Publication Date: 1967

Titus Alone by Mervyn Peake
Call Number: PR6031.E183 G6 v.3
Publication Date: 1967

The first book of Mervyn Peake’s Gormenghast trilogy, Titus Groan (1946), predates J.R.R. Tolkien’s The Fellowship of the Ring by 8 years and C.S. Lewis’s The Lion, the Witch, and the Wardrobe by four, but it’s far less known than either of them. The book tells the story of the House of Groan, a noble family that lives in the vast Gothic castle Gormenghast, and the parallel struggle of young Titus Groan to deal with his status as the titular heir of the Groan family, while the malevolent servant boy Steerpike uses his wiles and machinations to inexorably rise to a position of power over the castle.

But no synopsis can capture the vivid style and storytelling of the book, which has caused writers ranging from China Mieville to Anthony Burgess to literary critic Harold Bloom to hail the Gormenghast trilogy as a masterpiece. Before he wrote his first novel, Peake was already one of the most sought-after book illustrators of his time, and he drew many evocative sketches of his characters and settings in his notebooks; his prose, likewise, overflows with word pictures, polarizing opinion between readers who lap up the beauty of his stately descriptions and those who find his style hard to swallow.

Here, for a taste, is the opening paragraph of Titus Groan:

Gormenghast, that is, the main massing of the original stone, taken by itself would have displayed a certain ponderous architectural quality were it possible to have ignored the circumfusion of those mean dwellings that swarmed like an epidemic around its Outer Walls. They sprawled over the sloping earth, each one halway over its neighbor until, held back by the castle ramparts, the innermost of these hovels laid hold on the Great Walls, clamping themselves thereto like limpets to a rock. These dwellings, by ancient law, were granted this chill intimacy with the stronghold that loomed above them. Over their irregular roofs would fall, throughout the seasons, the shadows of time-eaten buttresses, of broken and lofty turrets, and most enormous of all, the shadow of the Tower of Flints. This tower, patched unevenly with black ivy, arose like a mutilated finger from among the fists of knuckled masonry and pointed blasphemously at heaven. At night the owls made of it an echoing throat; by day it stood voiceless and cast its long shadow.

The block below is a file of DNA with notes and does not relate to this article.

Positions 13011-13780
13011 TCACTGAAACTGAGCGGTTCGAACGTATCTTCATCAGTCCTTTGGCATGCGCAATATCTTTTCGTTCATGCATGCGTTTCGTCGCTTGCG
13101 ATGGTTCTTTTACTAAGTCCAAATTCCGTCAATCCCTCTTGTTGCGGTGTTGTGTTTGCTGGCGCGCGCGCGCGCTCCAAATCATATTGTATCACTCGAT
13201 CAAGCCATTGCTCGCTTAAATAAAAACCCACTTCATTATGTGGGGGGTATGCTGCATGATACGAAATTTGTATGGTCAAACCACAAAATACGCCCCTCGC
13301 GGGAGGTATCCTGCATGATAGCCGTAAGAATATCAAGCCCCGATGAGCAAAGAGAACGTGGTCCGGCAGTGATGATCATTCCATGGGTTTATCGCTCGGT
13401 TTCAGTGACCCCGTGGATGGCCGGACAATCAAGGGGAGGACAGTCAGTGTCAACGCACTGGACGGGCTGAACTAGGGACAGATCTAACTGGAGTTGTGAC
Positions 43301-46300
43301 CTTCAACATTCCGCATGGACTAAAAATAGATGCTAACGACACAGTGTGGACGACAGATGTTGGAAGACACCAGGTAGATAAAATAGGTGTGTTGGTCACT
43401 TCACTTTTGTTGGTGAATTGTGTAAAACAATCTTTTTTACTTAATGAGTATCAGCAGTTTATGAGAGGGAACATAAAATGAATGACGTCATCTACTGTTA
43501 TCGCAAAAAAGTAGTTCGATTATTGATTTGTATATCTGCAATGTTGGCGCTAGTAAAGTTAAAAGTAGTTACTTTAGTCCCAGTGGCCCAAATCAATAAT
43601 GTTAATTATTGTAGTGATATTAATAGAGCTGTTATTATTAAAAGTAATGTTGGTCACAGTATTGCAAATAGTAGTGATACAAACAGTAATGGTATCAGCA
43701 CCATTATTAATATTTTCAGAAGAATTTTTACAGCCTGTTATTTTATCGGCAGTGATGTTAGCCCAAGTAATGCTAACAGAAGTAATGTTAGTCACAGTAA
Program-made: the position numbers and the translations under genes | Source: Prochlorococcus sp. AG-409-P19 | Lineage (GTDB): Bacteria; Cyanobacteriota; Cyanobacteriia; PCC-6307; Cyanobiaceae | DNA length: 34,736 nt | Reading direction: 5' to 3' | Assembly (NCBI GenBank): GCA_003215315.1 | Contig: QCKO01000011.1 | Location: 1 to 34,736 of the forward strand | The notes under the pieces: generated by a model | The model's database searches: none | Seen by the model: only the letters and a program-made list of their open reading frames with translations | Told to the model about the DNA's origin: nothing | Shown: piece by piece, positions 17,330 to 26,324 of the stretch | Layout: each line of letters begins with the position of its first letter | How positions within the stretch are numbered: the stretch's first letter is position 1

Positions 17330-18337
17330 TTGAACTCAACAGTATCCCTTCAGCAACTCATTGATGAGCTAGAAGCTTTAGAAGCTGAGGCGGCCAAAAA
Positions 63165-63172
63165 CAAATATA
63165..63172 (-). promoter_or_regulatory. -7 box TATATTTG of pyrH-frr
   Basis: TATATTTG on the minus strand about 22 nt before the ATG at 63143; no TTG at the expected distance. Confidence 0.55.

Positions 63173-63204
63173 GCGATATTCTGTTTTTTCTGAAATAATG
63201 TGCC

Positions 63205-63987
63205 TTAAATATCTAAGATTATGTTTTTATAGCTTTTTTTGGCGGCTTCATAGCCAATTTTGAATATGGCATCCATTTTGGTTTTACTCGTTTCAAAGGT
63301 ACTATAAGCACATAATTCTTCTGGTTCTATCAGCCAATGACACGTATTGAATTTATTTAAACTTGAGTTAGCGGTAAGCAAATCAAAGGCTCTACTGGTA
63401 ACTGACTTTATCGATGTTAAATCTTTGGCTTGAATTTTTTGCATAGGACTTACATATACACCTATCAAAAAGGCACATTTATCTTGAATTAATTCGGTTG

Click here for even more fantasy series at Gustavus Library!

The Night Circus and The Starless Sea by Erin Morgenstern

The Sandman and Neverwhere by Neil Gaiman

 


One Comment

  1. Julie Gilbert says:

    An excellent list! I devoured the Broken Earth trilogy last year and loved it. I’ll be adding a lot of these titles to my TBR list. (PS – thanks for the Dark Waters shout out.)